While many analysts insisted Browett, the former CEO of Dixons, wasn't the right man for the retail gig in the first place, many continued to wonder why Scott Forstall, who was handpicked by Steve Jobs at NeXT and came to Apple when NeXT was acquired in 1996, also needed to be removed.
In his interview with Bloomberg Businessweek's Josh Tyrangiel, the Apple CEO explained that the shake-up in management was intended to drive collaboration between different areas of the ever-growing company.
"The changes -- it’s not a matter of going from no collaboration to collaboration," Cook said. "We have an enormous level of collaboration in Apple, but it’s a matter of taking it to another level. You look at what we are great at. There are many things. But the one thing we do, which I think no one else does, is integrate hardware, software and services in such a way that most consumers begin to not differentiate anymore. They just care that the experience is fantastic."
The restructuring process at Apple saw Apple divide and assign the former responsibilities of Forstall to four current Apple executives, including lead designer Jony Ive, software guru Eddy Cue, Mac SVP Craig Federighi and hardware expert Bob Mansfield. The move, according to cook, was driven by the belief that these men were simply the right people for these individual jobs. After all, the iOS experience is by far the most crucial department in Apple right now, with that software powering the most popular and in-demand products in the world.
"Jony [Ive, senior vice president of industrial design], who I think has the best taste of anyone in the world and the best design skills, now has responsibility for the human interface. I mean, look at our products. [Cook reaches for his iPhone.] The face of this is the software, right? And the face of this iPad is the software. So it’s saying Jony has done a remarkable job leading our hardware design, so let’s also have Jony responsible for the software and the look and feel of the software, not the underlying architecture and so forth, but the look and feel.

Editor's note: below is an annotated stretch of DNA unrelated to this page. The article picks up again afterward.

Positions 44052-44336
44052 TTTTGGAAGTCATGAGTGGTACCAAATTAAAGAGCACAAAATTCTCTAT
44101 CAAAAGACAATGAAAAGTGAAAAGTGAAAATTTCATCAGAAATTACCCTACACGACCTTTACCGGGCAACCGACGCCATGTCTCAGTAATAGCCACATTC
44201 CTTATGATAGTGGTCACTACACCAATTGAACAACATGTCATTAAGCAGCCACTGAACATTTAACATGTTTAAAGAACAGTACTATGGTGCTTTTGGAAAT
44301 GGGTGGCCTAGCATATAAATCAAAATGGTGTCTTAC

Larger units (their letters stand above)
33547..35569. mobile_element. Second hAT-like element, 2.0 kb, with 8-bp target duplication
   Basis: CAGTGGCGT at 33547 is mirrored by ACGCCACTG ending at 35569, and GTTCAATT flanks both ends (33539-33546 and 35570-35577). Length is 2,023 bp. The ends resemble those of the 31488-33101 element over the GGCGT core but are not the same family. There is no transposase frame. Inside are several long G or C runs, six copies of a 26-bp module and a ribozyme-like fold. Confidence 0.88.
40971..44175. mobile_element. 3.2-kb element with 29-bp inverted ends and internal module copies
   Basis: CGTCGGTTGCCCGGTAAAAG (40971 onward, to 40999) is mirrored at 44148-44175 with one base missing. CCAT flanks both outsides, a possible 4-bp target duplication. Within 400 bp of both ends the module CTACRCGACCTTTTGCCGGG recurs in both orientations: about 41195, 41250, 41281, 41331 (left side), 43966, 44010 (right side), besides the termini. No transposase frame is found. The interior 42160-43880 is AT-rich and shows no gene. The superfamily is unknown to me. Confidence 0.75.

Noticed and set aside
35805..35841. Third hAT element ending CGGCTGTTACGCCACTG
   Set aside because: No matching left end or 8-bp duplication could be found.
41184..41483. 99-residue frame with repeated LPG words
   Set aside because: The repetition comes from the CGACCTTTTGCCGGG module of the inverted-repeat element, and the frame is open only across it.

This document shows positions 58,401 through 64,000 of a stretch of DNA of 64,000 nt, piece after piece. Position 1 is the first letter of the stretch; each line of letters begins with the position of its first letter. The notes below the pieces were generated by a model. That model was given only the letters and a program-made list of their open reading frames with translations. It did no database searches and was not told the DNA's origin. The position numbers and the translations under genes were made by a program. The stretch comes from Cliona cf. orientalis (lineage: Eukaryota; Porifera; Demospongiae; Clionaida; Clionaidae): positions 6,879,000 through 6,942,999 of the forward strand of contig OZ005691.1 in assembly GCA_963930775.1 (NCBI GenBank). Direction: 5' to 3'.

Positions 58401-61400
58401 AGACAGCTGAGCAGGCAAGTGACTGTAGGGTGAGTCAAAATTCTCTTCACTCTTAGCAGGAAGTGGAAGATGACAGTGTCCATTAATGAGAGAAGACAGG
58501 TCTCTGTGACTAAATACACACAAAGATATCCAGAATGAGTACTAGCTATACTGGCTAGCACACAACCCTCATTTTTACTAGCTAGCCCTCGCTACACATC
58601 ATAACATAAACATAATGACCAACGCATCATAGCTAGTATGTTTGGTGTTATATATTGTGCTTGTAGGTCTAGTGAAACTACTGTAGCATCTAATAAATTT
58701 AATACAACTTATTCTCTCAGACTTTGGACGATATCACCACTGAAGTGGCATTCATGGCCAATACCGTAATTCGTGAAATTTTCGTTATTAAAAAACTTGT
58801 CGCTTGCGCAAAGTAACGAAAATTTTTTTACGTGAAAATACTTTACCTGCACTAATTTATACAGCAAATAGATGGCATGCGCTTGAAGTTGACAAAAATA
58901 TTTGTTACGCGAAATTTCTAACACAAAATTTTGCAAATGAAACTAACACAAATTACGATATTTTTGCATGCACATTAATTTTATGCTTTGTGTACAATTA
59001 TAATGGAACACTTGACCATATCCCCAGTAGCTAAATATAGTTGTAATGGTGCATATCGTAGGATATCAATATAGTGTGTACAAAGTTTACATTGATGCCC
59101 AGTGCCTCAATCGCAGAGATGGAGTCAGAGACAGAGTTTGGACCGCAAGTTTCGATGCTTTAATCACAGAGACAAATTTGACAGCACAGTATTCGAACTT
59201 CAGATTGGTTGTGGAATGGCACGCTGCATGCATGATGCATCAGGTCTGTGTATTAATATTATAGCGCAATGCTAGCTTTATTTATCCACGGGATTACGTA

"I don’t think there’s anybody in the world that has a better taste than he does. So I think he’s very special. He’s an original. We also placed Bob [Mansfield, senior vice president of technologies] in a position where he leads all of silicon and takes over all of the wireless stuff in the company. We had grown fairly quickly, and we had different wireless groups. We’ve got some really cool ideas, some very ambitious plans in this area. And so it places him leading all of that. Arguably, there’s no finer engineering manager in the world. He is in a class by himself.
"And Craig [Federighi, Apple’s senior vice president of software engineering] is unbelievable. We don’t subscribe to the vision that the OS for iPhones and iPads should be the same as Mac. As you know, iOS and Mac OS are built on the same base. And Craig has always managed the common elements. And so this is a logical extension. Customers want iOS and Mac OS X to work together seamlessly, not to be the same, but to work together seamlessly."
Cook said his belief that "collaboration is essential in innovation" is not a new concept at Apple; "Steve [Jobs] very deeply believed this" as well, as collaboration and deep integration between hardware, software and services was always a core belief in Cupertino, Calif.
Cook did not mention why the removals of Forstall and Browett specifically contributed to making the Apple family more cohesive and collaborative, but he insisted that the moves were largely made for positive reasons, rather than ones many believe -- misbehavior, power struggles and a schism in the direction of iOS.
"We want diversity of thought," Cook said. "We want diversity of style. We want people to be themselves. It’s this great thing about Apple. You don’t have to be somebody else. You don’t have to put on a face when you go to work and be something different. But the thing that ties us all is we’re brought together by values. We want to do the right thing. We want to be honest and straightforward. We admit when we’re wrong and have the courage to change."
Read the full interview at Bloomberg Businessweek.